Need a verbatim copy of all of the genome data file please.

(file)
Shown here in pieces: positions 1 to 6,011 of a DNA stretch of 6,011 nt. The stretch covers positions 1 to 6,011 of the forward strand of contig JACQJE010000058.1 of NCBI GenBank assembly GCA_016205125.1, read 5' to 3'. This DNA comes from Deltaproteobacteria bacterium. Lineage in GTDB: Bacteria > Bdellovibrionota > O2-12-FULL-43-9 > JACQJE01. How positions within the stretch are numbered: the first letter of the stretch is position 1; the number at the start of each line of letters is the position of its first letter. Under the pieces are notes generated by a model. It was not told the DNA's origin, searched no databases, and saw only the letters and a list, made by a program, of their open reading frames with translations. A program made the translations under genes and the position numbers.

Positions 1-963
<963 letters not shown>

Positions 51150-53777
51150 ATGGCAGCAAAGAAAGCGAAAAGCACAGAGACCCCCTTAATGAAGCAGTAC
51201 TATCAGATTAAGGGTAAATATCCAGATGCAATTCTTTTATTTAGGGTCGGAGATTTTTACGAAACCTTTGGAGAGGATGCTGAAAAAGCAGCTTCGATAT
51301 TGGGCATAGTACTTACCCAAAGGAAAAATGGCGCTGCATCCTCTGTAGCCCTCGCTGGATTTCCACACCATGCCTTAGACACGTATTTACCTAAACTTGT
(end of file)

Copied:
Shown here in pieces: positions 1 to 6,011 of a DNA stretch of 6,011 nt. The stretch covers positions 1 to 6,011 of the forward strand of contig JACQJE010000058.1 of NCBI GenBank assembly GCA_016205125.1, read 5' to 3'. This DNA comes from Deltaproteobacteria bacterium. Lineage in GTDB: Bacteria > Bdellovibrionota > O2-12-FULL-43-9 > JACQJE01. How positions within the stretch are numbered: the first letter of the stretch is position 1; the number at the start of each line of letters is the position of its first letter. Under the pieces are notes generated by a model. It was not told the DNA's origin, searched no databases, and saw only the letters and a list, made by a program, of their open reading frames with translations. A program made the translations under genes and the position numbers.

Positions 1-963
<963 letters not shown>

Positions 51150-53777
51150 ATGGCAGCAAAGAAAGCGAAAAGCACAGAGACCCCCTTAATGAAGCAGTAC
51201 TATCAGATTAAGGGTAAATATCCAGATGCAATTCTTTTATTTAGGGTCGGAGATTTTTACGAAACCTTTGGAGAGGATGCTGAAAAAGCAGCTTCGATAT
51301 TGGGCATAGTACTTACCCAAAGGAAAAATGGCGCTGCATCCTCTGTAGCCCTCGCTGGATTTCCACACCATGCCTTAGACACGTATTTACCTAAACTTGT